When people contact me for Google Analytics training or consulting, it’s usually because they’ve been avoiding Google Analytics and are finally compelled to start drilling into their accounts. (Often there is an external force involved – such as a boss – who turned over management to that employee). And I do understand why people are overwhelmed with Google Analytics. There’s so much data that it can be difficult to know where to start. With beginners, I always start with the ABCs of Analytics.

Google AnalyticsWhen you login to your Google Analytics account, you will see categories of data in the left column. Start with Audiences (the first “A”) and choose “Overview” to see info about your visitors at a glance. New visitors are a good indicator that your marketing efforts bring in people who may be hearing about you for the first time. Returning visitors implies you have loyal customers who have a reason to come back to your site – perhaps they want to make another purchase or enjoyed your content in the past.

The second “A” is Acquisition which displays the sources that are sending you traffic. For example, if you have a number of new sessions under “Social”, your messaging on social media is probably pretty engaging and people want to learn more about what you offer. You can even drill in a little further to see if one social channel is outperforming the others. If there are very few sessions coming from your traffic source of “Social”, it could be that you are very conversational but have few messages that actually drive traffic to your site.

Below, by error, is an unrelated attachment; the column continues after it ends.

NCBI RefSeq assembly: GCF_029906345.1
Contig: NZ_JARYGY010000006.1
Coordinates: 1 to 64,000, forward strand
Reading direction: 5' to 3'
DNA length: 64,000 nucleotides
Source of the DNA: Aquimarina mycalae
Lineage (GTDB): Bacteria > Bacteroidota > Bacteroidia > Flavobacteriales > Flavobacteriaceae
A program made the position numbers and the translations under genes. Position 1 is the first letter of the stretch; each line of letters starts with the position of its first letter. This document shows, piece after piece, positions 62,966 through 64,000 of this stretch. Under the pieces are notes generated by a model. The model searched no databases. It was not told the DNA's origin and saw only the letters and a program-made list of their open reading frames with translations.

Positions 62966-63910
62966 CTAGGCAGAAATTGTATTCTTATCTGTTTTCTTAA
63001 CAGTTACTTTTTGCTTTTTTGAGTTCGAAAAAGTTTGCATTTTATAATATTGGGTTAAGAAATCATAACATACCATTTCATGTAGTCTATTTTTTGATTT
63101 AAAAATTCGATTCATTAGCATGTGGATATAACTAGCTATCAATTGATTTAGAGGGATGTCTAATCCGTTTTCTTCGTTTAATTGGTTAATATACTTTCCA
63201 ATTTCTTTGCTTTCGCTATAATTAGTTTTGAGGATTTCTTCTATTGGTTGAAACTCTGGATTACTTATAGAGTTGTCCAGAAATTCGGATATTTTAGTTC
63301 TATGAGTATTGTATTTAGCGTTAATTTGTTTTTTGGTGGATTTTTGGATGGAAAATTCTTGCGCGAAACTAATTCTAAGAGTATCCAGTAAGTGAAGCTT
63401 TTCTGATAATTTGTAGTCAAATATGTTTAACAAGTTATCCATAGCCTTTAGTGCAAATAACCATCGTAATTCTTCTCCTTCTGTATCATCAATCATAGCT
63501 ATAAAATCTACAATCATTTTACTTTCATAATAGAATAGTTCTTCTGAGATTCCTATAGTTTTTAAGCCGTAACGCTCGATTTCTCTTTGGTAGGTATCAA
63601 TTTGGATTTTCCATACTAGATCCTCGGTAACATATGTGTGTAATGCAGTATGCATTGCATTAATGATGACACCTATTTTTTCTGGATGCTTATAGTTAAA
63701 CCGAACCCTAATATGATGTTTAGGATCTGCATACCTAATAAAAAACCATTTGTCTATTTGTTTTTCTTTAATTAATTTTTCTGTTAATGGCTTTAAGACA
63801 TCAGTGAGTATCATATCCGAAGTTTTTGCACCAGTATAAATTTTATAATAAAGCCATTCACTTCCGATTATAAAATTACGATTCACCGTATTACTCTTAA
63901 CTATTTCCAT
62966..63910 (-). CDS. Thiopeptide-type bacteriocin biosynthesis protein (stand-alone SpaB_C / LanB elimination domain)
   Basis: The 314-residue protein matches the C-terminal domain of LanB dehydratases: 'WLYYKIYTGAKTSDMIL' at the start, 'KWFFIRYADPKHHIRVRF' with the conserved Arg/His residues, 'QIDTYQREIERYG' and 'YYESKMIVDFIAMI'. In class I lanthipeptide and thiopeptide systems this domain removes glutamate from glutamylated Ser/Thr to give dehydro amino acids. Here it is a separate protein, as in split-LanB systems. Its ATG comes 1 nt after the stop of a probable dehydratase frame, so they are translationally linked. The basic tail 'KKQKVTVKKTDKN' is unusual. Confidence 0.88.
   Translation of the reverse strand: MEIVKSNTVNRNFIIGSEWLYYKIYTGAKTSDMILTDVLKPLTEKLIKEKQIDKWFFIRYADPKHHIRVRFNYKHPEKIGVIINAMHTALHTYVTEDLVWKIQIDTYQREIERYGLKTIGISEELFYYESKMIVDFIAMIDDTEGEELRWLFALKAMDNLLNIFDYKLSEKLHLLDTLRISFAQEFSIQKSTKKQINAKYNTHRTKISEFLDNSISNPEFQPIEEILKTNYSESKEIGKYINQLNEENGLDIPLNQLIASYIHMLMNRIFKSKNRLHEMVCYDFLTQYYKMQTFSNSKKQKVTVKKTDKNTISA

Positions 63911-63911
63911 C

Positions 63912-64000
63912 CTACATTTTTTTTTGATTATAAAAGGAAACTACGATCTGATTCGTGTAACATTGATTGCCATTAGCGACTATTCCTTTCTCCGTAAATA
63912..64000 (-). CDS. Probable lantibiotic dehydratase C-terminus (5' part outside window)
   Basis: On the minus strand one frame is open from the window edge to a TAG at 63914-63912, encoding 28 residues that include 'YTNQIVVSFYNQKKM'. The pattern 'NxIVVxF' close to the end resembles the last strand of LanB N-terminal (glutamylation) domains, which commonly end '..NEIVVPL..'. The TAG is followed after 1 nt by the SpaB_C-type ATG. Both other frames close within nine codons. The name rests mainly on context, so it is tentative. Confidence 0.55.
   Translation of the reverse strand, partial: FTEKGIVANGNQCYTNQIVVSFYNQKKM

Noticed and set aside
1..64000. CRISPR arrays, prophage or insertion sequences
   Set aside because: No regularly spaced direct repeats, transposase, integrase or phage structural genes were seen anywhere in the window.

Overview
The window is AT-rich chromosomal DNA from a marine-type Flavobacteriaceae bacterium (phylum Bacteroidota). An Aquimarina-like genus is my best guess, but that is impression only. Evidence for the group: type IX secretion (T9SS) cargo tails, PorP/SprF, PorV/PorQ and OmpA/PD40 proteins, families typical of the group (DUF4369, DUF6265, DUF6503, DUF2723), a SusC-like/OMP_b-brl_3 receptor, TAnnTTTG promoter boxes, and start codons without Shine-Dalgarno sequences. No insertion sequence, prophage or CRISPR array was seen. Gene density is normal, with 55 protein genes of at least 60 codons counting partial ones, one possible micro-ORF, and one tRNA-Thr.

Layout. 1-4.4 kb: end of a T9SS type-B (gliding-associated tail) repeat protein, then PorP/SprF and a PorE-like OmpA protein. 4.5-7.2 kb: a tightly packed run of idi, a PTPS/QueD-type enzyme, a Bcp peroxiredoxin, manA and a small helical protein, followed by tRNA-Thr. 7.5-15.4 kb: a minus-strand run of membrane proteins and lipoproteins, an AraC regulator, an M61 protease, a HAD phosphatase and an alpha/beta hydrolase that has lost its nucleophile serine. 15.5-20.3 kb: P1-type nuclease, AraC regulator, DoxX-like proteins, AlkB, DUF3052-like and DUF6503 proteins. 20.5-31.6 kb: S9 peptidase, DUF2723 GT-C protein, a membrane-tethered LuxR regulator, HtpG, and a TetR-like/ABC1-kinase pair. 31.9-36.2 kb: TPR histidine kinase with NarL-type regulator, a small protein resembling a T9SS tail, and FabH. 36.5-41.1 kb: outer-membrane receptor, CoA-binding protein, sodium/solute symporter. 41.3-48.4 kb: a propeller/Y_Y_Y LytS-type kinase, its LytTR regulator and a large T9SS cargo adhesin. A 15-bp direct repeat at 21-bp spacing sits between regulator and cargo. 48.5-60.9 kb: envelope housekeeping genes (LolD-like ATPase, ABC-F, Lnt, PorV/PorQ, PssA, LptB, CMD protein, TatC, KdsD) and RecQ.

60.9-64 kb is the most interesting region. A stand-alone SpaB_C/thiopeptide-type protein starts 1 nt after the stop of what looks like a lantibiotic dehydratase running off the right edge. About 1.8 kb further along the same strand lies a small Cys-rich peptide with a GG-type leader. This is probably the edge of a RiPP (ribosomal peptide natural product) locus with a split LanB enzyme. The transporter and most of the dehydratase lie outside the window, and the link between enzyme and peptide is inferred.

B is for Behavior. One metric to observe is the average time on your site and specific pages. If you have site with a lot of fresh content, you want to see high numbers, showing that people are engaged with your site. On the other hand, if it is a support site, you may want lower numbers, implying that visitors found what they needed right away.

And C is where the money is made – Conversions. For lead generation sites, you should have goals set-up for when people complete a desired action such as downloading a white paper or completing a form. For ecommerce sites, you want to track purchases.

Although that’s a very basic overview, it at least gives you an idea about how to view Google Analytics before you log in the first time. If you need additional guidance with these basics, check out my free video course that walks you through these steps. And make sure you have a good grasp of the ABCs before drilling into more advanced topics in Analytics.